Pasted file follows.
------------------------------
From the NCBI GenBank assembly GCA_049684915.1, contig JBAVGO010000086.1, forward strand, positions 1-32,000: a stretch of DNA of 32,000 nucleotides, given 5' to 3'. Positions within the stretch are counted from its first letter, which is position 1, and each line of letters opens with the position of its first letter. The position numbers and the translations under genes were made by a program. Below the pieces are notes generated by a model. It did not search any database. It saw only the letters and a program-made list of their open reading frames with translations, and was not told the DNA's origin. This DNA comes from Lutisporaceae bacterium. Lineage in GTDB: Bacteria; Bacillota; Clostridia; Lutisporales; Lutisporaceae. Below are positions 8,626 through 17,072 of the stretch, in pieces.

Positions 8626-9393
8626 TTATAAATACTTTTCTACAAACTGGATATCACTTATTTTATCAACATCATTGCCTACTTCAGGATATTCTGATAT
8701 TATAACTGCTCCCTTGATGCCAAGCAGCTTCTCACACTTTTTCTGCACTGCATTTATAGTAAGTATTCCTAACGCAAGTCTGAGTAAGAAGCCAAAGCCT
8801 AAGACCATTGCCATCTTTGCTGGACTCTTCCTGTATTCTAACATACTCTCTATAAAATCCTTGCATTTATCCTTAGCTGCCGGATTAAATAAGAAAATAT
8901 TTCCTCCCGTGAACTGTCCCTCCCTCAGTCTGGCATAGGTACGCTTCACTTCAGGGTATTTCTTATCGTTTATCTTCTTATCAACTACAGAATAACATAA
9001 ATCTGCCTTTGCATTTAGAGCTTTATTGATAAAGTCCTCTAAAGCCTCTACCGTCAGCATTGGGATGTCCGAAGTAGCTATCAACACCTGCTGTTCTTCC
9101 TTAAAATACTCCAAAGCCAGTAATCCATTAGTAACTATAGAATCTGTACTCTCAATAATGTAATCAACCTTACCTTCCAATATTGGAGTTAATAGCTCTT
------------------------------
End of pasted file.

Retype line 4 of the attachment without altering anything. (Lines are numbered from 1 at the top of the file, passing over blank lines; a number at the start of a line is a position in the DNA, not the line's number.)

8701 TATAACTGCTCCCTTGATGCCAAGCAGCTTCTCACACTTTTTCTGCACTGCATTTATAGTAAGTATTCCTAACGCAAGTCTGAGTAAGAAGCCAAAGCCT